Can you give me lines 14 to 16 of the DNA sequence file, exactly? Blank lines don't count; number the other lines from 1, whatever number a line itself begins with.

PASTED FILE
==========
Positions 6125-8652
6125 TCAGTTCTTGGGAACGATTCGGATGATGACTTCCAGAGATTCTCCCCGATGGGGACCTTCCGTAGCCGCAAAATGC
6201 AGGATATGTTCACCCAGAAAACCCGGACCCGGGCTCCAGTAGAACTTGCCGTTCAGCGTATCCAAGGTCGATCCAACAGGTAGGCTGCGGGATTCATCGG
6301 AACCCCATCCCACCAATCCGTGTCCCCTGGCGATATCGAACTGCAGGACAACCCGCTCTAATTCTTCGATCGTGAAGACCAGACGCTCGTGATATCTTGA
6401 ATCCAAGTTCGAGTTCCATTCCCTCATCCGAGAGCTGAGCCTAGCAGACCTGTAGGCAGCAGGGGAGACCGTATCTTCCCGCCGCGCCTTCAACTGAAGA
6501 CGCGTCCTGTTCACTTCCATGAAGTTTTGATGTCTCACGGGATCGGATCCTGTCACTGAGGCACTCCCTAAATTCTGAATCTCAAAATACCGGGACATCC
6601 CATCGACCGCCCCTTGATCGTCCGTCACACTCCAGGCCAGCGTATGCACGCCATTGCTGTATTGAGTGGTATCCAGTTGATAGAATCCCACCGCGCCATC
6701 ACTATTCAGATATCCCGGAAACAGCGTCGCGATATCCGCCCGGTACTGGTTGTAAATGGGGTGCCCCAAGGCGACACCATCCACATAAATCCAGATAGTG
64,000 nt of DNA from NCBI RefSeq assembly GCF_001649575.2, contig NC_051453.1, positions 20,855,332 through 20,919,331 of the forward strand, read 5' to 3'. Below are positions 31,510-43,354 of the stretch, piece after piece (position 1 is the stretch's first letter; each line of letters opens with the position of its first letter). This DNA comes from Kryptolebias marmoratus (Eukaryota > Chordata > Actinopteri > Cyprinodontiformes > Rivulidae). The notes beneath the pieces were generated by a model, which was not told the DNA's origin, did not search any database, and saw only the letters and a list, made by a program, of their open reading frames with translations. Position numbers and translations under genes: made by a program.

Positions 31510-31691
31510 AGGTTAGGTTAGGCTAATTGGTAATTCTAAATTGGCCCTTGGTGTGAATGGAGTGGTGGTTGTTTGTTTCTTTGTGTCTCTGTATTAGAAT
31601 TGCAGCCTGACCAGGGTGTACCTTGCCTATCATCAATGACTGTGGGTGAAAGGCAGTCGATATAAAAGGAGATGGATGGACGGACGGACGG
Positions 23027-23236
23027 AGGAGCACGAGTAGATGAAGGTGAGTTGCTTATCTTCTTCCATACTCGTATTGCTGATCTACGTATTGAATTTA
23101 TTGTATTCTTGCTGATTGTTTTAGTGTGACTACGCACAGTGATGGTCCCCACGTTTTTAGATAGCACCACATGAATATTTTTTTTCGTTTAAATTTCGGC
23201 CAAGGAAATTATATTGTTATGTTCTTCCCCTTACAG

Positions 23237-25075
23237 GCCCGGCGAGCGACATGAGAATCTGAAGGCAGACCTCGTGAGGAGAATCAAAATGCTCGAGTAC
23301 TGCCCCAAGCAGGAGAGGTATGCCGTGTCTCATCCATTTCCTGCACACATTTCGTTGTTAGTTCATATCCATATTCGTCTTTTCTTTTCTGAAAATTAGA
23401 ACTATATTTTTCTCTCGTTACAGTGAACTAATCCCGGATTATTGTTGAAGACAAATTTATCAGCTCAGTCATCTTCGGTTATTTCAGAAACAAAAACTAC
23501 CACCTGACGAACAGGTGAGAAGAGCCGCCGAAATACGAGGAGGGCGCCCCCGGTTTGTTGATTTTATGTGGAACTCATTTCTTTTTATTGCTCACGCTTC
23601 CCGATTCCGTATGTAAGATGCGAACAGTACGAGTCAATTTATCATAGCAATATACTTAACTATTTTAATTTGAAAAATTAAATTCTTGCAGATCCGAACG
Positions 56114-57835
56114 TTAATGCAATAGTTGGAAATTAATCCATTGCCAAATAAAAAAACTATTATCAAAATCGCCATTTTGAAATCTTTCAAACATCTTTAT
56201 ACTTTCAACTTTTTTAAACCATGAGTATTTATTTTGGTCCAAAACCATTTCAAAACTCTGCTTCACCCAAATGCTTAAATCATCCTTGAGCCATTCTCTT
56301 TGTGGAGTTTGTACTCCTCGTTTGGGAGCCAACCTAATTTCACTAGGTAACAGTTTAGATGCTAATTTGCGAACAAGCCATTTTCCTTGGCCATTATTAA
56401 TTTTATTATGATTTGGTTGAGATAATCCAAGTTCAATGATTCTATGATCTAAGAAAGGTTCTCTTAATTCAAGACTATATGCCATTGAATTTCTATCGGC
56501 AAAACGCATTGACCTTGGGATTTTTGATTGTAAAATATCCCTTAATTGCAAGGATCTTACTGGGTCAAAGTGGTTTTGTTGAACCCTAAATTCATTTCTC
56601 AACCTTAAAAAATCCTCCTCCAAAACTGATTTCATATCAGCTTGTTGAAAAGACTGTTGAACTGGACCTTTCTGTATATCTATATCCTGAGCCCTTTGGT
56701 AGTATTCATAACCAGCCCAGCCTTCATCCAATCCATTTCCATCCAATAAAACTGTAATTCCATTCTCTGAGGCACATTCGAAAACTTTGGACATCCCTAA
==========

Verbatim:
23027 AGGAGCACGAGTAGATGAAGGTGAGTTGCTTATCTTCTTCCATACTCGTATTGCTGATCTACGTATTGAATTTA
23101 TTGTATTCTTGCTGATTGTTTTAGTGTGACTACGCACAGTGATGGTCCCCACGTTTTTAGATAGCACCACATGAATATTTTTTTTCGTTTAAATTTCGGC
23201 CAAGGAAATTATATTGTTATGTTCTTCCCCTTACAG